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Discussion Starter #1
I’m a student in Tech College who’s doing way too much to a civic sedan that doesn’t deserve it... anyways I am doing all this work to my spare engine and trans (and also manual swapping and also VTEC swapping. I’m going from a 1999 Civic LX AT 4D motor + trans to a Built 1999 Civic DX 5 Speed motor + trans) and I need a good ECU tune to go along with all the crap I’m throwing into this Auto Non Vtec Chassis. I looked at the Hondata S300 but I have no clue if I want to commit to retrofitting plus I’m worried it might not be emissions compliant. (Lancaster County, PA)
My question is; Which ECU do I go with? Hondata OBD I Chipped? AEM? Some Plug N Play? Will my codes still show up with an OBD II scanner if I retrofit and will it be legal if I retrofit it in an emissions county? I’m terribly sorry for my lack of knowledge here. I’m new to the tuning game. Usually just replace stuff.
 

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Civic turbo Hx/Ex
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As far as I know, you can't tune an actual OBD2 ECU for honda, they are pretty much useless. If you convert it to OBD1 via a conversion harness (they are everywhere) you can throw in a VTEC ECU like a P28 or something similar and you can tune and convert your car with that. If you just plan to do the VTEC swap and manual trans swap with no tuning at all you can just use an OEM EX OBD2 ECU.

As far as tuning there are a lot of options out there. I just invested in a program called NepTune with the Demon 2. It's one of the best, affordable programs out there. Other users on this site are using a few other programs and I'm sure will sware by their experience as well.

As far as emissions, if you tune the car right you shouldn't have any issues passing an emissions test. I know a dude in Jersey that use to tune his turbo civic to pass emissions for a stock ECU, so it's definitely possible. You will probably need a wideband and or an EGT tool to assist you in that process.

I hope this helps answer your questions.
 

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93 Civic HB SI
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It depends on how emissions testing in your state is done.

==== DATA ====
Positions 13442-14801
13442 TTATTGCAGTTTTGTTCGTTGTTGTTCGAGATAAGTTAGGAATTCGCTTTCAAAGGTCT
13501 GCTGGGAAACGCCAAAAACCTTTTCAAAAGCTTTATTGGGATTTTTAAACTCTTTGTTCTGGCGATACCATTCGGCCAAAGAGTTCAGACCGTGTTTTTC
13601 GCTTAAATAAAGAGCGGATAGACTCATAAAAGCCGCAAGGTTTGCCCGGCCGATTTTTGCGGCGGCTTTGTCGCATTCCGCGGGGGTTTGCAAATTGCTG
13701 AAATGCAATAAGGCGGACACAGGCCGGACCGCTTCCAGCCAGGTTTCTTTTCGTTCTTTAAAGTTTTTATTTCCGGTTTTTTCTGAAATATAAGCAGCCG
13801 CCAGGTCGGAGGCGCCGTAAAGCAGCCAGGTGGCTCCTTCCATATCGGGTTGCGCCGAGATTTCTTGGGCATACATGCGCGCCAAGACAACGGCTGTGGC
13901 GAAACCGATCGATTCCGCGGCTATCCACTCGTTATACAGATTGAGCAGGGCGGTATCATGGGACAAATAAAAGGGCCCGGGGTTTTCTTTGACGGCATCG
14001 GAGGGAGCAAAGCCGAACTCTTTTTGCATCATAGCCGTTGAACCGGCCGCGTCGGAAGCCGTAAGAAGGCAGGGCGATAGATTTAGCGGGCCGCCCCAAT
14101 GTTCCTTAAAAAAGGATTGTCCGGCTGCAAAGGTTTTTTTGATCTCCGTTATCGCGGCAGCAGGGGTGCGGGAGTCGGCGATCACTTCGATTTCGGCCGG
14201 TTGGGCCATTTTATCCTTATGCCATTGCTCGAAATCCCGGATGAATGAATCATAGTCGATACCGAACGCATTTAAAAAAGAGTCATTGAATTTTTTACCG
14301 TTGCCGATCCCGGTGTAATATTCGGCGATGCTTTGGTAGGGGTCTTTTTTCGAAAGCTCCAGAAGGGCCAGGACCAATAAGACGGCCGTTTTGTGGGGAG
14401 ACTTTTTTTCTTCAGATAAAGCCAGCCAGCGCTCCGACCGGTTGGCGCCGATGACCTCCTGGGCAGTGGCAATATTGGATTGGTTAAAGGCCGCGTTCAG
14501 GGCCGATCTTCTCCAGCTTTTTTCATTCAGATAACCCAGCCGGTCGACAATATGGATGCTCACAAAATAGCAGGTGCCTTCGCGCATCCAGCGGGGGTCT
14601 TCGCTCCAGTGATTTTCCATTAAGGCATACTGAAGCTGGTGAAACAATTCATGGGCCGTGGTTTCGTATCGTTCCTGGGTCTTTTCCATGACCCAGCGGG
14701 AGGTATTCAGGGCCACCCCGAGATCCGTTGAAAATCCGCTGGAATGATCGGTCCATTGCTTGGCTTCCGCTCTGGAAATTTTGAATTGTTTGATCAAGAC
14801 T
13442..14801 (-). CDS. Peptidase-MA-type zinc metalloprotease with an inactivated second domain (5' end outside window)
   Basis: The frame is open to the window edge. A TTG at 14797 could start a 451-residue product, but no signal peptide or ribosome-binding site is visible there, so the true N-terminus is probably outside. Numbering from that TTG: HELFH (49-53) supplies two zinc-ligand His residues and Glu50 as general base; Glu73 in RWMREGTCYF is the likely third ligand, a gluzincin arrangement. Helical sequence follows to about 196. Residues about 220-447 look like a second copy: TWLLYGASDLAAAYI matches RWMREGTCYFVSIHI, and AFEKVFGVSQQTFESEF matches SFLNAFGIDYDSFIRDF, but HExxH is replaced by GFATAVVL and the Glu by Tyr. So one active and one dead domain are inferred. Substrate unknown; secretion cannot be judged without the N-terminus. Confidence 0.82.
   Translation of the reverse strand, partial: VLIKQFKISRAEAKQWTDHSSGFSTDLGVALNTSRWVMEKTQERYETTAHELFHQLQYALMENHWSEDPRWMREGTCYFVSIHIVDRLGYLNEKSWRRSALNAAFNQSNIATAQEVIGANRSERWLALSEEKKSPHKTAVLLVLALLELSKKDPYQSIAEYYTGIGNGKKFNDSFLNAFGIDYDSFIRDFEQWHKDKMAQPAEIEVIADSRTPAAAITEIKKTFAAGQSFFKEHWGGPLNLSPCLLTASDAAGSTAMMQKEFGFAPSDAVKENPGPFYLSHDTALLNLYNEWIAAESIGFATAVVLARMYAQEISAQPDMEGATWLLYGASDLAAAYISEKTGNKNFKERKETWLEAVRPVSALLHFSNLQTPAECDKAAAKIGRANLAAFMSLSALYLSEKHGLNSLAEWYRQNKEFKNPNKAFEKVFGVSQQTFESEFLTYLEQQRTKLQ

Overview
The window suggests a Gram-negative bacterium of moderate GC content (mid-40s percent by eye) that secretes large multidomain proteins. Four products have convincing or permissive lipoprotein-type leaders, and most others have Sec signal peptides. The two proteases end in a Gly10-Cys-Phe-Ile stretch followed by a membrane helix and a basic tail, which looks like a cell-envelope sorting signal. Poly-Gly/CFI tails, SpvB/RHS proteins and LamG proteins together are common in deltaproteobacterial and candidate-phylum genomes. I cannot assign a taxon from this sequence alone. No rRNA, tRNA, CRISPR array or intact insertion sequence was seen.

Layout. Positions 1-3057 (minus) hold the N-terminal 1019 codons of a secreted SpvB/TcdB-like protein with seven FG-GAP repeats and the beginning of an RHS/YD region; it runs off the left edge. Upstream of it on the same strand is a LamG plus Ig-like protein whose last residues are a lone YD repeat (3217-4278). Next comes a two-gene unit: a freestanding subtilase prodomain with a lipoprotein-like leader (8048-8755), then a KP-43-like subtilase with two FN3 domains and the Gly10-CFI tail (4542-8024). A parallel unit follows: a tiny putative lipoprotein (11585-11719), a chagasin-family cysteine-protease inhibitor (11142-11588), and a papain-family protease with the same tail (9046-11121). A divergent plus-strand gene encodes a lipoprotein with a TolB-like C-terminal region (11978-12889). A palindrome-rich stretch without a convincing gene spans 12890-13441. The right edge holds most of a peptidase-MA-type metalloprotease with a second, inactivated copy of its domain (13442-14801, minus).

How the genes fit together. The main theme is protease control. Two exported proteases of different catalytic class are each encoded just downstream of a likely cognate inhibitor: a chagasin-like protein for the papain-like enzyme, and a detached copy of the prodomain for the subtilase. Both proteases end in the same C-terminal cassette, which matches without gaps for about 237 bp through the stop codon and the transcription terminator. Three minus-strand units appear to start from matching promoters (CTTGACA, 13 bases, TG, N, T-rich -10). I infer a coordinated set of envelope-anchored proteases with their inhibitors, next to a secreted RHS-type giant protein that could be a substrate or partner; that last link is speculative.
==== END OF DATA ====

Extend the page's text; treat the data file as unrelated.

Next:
Does the state look for OBD monitors present, or do they only use a loaded dynamometer with tailpipe testing?

If they dyno test only and never hook to the OBD2 port, then you can tune your car to pass smog no problem, assuming you still run a catalytic converter. You will not be able to fool tailpipe testers on a loaded dyno without a cat in place, regardless of how the tune is done.

If the state only uses OBD monitors to determine if the car is emissions compliant, then your SOL. As rexinre said, you can't tune an OBD2 ECU on our engine/chassis platforms with any of the available tuning solutions. If you go K series you could haha. Currently only the OBD1 variants are supported.

You MUST have an OBD2 capable ECU present on the vehicle in order for the testing machine to fetch the monitor data. The monitors also need to be in a PASS state, so simply swapping from OBD1 back to OBD2 just for e testing doesn't work. You need to be able to drive the vehicle with the OBD2 ECU, have all emissions systems the ECU is designed to work with present and functional on the car, and drive the car long enough to get the ECU to test and pass those systems.

The only way I've been able to get around OBD2 e-testing is either a) registering a car in a non emission county at a different address, or b) buy a pre-OBD2 shell and use the OBD2 engine with OBD1 hardware, or c) move to florida, the land of zero safety or emissions testing.

It's not impossible to get the OBD monitors to pass through fake out methods, just highly impractical. Honestly there is less effort in just getting an OBD1 shell, especially if you run OBD emissions testing every year.
 

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Discussion Starter #4
It depends on how emissions testing in your state is done.

Does the state look for OBD monitors present, or do they only use a loaded dynamometer with tailpipe testing?

If they dyno test only and never hook to the OBD2 port, then you can tune your car to pass smog no problem, assuming you still run a catalytic converter. You will not be able to fool tailpipe testers on a loaded dyno without a cat in place, regardless of how the tune is done.